A one-year-old pecan tree has gray and brown edges that signals salt injury after being grown in salinity conditions.

Intensive cultivation in saline soil conditions

Over about six years now and the successful planting of 406 pecan seedlings of seven different cultivars at our University of Arizona Safford Agricultural Center, I am encouraged and enlightened by the observations and results so far that have come out of the research project. More pecan producers than just Arizona producers contend with the...

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A hedger travels down a row of mature pecan trees during dormancy and saws off the top part of the trees.

Plant hormones’ post-pruning balancing act

At the Arizona Pecan Growers Association’s Conference at the end of August, three local producers gathered for a “Grower’s Panel,” during which they explained their hedging and pruning programs. These producers used video and PowerPoint slides to further expound on their discussion. I remember one of the producers mentioned, “The pecan trees get used to...

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The North 19E plot, eastside of R4-2, flooded with water during the on-farm recharge.

On-Farm Recharge on orchard replenishes groundwater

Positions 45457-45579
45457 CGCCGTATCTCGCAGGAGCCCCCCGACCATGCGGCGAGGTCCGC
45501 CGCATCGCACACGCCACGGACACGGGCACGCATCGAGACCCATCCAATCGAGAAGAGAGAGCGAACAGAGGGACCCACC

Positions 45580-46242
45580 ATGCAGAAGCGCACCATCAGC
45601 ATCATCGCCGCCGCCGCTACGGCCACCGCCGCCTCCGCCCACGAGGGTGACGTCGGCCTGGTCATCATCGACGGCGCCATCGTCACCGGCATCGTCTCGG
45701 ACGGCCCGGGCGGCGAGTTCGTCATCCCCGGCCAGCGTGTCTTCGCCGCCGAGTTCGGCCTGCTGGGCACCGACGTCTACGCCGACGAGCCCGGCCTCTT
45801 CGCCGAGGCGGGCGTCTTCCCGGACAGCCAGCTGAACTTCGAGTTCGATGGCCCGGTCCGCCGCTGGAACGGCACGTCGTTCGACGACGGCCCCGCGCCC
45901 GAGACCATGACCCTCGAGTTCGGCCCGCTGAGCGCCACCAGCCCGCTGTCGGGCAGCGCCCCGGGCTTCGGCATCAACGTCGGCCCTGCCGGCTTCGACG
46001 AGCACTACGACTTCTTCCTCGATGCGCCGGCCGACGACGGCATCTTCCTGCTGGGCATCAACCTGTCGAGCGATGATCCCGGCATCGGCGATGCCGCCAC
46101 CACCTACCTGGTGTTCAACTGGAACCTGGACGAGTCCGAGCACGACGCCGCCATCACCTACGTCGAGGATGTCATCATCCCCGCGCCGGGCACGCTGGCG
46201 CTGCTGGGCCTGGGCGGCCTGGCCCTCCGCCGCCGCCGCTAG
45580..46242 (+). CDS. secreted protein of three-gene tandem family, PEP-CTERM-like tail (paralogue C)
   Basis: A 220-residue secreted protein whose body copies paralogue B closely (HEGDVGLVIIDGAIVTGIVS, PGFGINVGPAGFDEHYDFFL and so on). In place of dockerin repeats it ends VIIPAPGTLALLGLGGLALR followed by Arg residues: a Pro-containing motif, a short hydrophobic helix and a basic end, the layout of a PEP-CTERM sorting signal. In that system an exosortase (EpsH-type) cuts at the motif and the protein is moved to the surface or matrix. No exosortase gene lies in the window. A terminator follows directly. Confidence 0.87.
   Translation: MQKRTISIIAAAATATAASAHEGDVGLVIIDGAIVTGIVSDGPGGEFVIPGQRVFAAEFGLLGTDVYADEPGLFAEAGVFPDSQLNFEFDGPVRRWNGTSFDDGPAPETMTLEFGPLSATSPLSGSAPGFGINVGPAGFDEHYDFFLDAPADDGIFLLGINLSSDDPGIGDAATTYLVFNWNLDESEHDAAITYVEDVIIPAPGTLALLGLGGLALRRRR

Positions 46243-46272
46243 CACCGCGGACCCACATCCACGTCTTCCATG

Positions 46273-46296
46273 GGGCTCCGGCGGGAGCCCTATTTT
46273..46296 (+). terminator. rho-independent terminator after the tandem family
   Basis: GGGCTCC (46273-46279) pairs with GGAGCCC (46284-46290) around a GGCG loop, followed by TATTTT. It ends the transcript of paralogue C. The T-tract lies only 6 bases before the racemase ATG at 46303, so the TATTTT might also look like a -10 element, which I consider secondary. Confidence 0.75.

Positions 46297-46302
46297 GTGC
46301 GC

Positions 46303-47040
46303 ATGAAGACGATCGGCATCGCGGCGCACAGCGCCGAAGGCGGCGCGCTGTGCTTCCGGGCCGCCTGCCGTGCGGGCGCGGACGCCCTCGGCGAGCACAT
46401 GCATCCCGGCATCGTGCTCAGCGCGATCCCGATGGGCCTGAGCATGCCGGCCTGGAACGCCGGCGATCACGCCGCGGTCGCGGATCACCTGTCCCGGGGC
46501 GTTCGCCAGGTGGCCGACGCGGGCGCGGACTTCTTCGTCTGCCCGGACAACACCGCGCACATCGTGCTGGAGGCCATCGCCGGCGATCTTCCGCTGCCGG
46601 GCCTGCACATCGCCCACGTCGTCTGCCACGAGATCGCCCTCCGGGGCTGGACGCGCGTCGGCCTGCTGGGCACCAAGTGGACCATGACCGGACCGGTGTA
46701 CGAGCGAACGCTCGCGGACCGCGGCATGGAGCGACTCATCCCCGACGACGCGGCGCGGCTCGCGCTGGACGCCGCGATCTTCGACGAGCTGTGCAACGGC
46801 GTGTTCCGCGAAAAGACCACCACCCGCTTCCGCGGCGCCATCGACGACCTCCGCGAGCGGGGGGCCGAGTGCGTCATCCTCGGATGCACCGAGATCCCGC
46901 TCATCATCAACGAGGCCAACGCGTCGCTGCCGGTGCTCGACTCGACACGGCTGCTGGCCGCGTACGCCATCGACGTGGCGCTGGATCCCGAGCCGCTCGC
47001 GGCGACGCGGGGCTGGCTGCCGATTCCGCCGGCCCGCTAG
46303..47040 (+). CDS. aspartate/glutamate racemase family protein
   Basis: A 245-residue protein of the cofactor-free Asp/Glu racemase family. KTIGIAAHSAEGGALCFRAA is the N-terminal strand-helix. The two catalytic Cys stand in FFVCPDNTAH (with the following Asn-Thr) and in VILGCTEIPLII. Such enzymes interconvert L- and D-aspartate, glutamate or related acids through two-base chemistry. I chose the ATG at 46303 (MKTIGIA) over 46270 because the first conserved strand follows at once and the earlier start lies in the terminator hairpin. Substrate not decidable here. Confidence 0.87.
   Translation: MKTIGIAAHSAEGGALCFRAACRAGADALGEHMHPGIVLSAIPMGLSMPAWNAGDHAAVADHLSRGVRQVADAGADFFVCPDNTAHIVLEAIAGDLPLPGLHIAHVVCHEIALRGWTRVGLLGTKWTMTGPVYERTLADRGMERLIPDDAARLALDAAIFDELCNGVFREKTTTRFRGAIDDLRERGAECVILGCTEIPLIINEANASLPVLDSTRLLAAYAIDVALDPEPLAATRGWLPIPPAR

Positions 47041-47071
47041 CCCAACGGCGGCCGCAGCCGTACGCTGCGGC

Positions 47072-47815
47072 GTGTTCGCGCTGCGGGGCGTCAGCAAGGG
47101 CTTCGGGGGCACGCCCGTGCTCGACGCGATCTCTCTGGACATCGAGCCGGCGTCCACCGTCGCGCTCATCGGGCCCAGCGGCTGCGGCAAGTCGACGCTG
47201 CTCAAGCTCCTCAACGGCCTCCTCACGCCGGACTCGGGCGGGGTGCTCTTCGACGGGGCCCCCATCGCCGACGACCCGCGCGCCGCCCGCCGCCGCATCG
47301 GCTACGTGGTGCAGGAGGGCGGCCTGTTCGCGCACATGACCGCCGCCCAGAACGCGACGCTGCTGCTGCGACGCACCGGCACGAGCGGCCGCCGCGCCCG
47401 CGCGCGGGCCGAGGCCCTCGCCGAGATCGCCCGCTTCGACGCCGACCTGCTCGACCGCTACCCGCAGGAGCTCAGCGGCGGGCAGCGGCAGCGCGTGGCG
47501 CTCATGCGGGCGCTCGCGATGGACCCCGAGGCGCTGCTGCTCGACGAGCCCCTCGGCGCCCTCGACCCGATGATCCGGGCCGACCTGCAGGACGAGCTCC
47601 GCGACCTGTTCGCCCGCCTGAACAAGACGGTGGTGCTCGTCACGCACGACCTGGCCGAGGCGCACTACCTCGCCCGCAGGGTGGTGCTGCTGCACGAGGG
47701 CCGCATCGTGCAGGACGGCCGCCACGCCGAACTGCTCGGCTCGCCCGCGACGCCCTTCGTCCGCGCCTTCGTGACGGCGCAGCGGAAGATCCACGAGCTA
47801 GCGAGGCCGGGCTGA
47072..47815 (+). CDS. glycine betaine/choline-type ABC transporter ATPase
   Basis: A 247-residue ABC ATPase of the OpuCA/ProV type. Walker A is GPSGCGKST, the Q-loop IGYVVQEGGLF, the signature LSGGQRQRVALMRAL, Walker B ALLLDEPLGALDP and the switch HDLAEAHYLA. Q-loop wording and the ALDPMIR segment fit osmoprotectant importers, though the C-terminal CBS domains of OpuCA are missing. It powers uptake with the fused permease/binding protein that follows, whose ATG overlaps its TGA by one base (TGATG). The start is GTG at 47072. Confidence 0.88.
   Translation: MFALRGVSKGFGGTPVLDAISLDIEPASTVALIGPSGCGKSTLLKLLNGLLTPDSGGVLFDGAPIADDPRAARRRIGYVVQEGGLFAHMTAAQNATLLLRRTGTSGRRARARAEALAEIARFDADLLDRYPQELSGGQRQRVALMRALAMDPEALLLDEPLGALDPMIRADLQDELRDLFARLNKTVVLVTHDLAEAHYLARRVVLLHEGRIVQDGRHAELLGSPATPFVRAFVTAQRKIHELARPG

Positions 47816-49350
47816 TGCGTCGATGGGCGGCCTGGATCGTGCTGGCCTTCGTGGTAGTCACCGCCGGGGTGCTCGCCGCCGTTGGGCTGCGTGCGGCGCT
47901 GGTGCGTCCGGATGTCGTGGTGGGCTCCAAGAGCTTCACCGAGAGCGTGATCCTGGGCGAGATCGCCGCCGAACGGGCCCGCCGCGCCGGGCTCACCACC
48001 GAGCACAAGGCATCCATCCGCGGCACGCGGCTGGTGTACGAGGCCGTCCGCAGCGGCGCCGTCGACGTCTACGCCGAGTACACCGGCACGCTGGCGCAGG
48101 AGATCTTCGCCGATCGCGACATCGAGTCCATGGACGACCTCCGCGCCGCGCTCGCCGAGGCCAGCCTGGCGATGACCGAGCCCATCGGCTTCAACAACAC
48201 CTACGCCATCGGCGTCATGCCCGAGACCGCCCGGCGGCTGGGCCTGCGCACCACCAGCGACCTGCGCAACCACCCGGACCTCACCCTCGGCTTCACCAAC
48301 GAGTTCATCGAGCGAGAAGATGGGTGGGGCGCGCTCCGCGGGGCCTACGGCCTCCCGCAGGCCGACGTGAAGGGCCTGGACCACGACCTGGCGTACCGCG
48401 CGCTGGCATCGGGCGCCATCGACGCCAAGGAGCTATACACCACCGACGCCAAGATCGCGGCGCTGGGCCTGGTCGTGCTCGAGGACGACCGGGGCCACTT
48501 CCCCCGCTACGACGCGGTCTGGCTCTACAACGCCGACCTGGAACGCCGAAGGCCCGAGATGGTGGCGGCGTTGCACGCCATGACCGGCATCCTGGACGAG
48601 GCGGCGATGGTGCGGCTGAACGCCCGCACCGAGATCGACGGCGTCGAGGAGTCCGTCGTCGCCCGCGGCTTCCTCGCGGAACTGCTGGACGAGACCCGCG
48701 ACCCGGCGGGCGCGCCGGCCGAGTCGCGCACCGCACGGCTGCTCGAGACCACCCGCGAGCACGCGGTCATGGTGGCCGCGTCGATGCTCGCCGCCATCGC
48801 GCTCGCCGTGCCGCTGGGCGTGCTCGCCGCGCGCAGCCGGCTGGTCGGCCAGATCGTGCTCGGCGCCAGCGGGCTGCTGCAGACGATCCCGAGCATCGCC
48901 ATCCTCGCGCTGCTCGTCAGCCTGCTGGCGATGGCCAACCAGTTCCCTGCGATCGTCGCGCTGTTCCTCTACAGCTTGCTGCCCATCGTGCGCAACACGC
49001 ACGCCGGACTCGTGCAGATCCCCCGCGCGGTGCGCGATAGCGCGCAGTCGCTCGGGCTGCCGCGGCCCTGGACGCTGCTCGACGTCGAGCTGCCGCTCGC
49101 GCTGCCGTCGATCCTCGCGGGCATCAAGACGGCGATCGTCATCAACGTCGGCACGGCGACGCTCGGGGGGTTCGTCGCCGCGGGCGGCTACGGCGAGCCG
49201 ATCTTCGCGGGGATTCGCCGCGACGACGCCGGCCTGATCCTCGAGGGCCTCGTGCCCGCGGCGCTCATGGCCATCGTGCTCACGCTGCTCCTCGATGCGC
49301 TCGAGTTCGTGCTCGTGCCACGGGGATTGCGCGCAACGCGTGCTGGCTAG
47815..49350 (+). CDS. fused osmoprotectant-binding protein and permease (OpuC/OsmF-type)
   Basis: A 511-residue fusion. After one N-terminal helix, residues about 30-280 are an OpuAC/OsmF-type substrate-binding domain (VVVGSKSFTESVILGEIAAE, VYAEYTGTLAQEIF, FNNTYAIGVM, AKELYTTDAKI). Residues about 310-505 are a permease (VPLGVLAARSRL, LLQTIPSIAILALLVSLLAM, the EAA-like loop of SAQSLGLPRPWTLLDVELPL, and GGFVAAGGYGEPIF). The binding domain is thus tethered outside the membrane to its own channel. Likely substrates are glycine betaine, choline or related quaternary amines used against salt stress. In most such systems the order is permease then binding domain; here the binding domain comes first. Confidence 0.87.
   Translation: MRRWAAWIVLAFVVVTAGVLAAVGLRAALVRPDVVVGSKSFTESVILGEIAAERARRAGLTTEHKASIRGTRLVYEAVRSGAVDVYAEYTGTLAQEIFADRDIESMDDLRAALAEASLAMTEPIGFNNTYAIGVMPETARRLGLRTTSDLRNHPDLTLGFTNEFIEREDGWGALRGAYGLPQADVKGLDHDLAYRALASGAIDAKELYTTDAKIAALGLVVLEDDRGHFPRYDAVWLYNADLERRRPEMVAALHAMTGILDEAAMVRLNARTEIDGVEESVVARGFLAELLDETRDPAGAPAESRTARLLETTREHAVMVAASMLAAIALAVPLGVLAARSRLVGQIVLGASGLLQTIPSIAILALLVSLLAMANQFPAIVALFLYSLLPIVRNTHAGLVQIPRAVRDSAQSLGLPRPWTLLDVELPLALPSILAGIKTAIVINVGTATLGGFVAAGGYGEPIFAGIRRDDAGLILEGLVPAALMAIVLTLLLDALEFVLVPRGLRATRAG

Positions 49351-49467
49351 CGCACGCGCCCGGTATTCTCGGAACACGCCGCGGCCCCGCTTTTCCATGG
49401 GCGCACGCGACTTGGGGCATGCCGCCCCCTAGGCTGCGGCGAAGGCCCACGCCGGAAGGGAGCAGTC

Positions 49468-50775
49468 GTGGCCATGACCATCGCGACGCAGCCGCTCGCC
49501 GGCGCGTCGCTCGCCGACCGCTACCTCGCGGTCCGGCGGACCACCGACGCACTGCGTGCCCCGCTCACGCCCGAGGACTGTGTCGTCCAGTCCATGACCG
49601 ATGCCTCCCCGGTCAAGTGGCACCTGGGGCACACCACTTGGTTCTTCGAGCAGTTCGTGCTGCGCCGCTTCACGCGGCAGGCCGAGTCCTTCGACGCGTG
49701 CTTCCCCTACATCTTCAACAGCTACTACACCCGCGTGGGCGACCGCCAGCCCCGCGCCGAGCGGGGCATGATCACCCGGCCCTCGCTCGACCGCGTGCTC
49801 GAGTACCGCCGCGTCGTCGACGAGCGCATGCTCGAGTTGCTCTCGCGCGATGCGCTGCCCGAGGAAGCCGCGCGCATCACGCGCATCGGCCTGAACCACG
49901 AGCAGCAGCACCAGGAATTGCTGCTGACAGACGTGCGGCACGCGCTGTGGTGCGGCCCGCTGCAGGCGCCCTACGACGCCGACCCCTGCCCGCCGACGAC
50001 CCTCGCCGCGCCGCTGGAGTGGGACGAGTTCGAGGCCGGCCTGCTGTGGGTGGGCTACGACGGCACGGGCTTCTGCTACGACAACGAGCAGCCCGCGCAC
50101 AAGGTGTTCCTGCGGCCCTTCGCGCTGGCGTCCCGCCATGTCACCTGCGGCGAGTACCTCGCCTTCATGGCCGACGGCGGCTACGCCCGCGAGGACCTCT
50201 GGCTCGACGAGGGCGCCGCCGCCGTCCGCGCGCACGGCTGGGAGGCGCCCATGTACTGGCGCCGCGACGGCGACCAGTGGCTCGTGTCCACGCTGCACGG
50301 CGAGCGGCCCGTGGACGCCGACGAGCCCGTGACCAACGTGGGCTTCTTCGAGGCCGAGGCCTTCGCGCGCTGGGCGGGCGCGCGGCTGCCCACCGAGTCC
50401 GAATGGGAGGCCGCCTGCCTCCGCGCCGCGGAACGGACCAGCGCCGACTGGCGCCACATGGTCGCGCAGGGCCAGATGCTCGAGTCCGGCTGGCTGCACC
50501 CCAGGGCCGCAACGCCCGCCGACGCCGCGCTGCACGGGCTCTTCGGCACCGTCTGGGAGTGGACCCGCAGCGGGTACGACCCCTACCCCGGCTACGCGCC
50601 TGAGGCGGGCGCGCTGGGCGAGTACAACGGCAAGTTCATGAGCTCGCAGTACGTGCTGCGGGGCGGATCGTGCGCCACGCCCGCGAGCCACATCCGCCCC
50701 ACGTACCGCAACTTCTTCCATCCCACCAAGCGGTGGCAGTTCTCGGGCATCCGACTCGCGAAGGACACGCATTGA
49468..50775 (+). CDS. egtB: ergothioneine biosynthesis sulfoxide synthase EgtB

On-farm recharge is the application of available surface water to farmlands during wet years to recharge and store water in underlying aquifers for future use. Pecan orchards are especially suited to on-farm recharge because pecans are a facultative upland species able to tolerate saturated soils post-dormancy. We conducted an on-farm recharge (OFR) demonstration study on...

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A graphic showing the different essential elements in pecan in their chemical abbreviations.

Essential elements in pecan

In the early 20th century, scientists Daniel Arnon and Perry Stout, through the inspiration and guidance of the renowned laboratory of plant nutrition founded by Dr. Hoagland at the University of California Berkley, determined the criteria that would ultimately ascertain if an inorganic mineral was required within a plant to be deemed an “essential element.”...

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Irrigation water runs between two rows of pecan trees. Trees water demand increases as the season advances.

The Downsides of Overwatering Pecans